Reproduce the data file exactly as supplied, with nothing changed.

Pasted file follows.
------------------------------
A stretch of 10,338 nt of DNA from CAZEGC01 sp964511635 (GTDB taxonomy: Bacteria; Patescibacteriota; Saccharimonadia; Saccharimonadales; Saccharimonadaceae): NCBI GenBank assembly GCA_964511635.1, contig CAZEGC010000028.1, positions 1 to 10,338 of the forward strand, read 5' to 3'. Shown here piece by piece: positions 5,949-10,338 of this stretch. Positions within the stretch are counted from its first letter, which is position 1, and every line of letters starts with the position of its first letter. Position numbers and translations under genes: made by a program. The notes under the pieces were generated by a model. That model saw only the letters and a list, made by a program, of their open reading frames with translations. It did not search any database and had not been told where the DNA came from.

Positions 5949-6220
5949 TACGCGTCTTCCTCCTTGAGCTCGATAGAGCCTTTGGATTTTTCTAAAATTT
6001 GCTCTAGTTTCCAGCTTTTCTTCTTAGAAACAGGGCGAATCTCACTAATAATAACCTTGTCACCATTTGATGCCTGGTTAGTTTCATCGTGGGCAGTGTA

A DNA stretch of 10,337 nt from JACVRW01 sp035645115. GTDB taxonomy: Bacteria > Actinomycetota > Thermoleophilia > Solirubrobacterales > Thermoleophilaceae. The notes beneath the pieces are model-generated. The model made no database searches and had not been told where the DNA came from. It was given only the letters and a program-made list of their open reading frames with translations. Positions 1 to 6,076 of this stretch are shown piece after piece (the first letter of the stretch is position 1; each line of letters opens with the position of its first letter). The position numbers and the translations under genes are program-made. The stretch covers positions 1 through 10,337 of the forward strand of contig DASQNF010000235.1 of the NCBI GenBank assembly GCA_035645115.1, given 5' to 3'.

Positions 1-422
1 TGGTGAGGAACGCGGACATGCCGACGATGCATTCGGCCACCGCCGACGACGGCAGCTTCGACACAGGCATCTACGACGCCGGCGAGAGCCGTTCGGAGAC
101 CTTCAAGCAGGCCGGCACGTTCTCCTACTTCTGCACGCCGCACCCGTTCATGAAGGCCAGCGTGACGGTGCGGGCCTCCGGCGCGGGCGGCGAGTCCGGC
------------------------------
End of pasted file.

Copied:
A stretch of 10,338 nt of DNA from CAZEGC01 sp964511635 (GTDB taxonomy: Bacteria; Patescibacteriota; Saccharimonadia; Saccharimonadales; Saccharimonadaceae): NCBI GenBank assembly GCA_964511635.1, contig CAZEGC010000028.1, positions 1 to 10,338 of the forward strand, read 5' to 3'. Shown here piece by piece: positions 5,949-10,338 of this stretch. Positions within the stretch are counted from its first letter, which is position 1, and every line of letters starts with the position of its first letter. Position numbers and translations under genes: made by a program. The notes under the pieces were generated by a model. That model saw only the letters and a list, made by a program, of their open reading frames with translations. It did not search any database and had not been told where the DNA came from.

Positions 5949-6220
5949 TACGCGTCTTCCTCCTTGAGCTCGATAGAGCCTTTGGATTTTTCTAAAATTT
6001 GCTCTAGTTTCCAGCTTTTCTTCTTAGAAACAGGGCGAATCTCACTAATAATAACCTTGTCACCATTTGATGCCTGGTTAGTTTCATCGTGGGCAGTGTA

A DNA stretch of 10,337 nt from JACVRW01 sp035645115. GTDB taxonomy: Bacteria > Actinomycetota > Thermoleophilia > Solirubrobacterales > Thermoleophilaceae. The notes beneath the pieces are model-generated. The model made no database searches and had not been told where the DNA came from. It was given only the letters and a program-made list of their open reading frames with translations. Positions 1 to 6,076 of this stretch are shown piece after piece (the first letter of the stretch is position 1; each line of letters opens with the position of its first letter). The position numbers and the translations under genes are program-made. The stretch covers positions 1 through 10,337 of the forward strand of contig DASQNF010000235.1 of the NCBI GenBank assembly GCA_035645115.1, given 5' to 3'.

Positions 1-422
1 TGGTGAGGAACGCGGACATGCCGACGATGCATTCGGCCACCGCCGACGACGGCAGCTTCGACACAGGCATCTACGACGCCGGCGAGAGCCGTTCGGAGAC
101 CTTCAAGCAGGCCGGCACGTTCTCCTACTTCTGCACGCCGCACCCGTTCATGAAGGCCAGCGTGACGGTGCGGGCCTCCGGCGCGGGCGGCGAGTCCGGC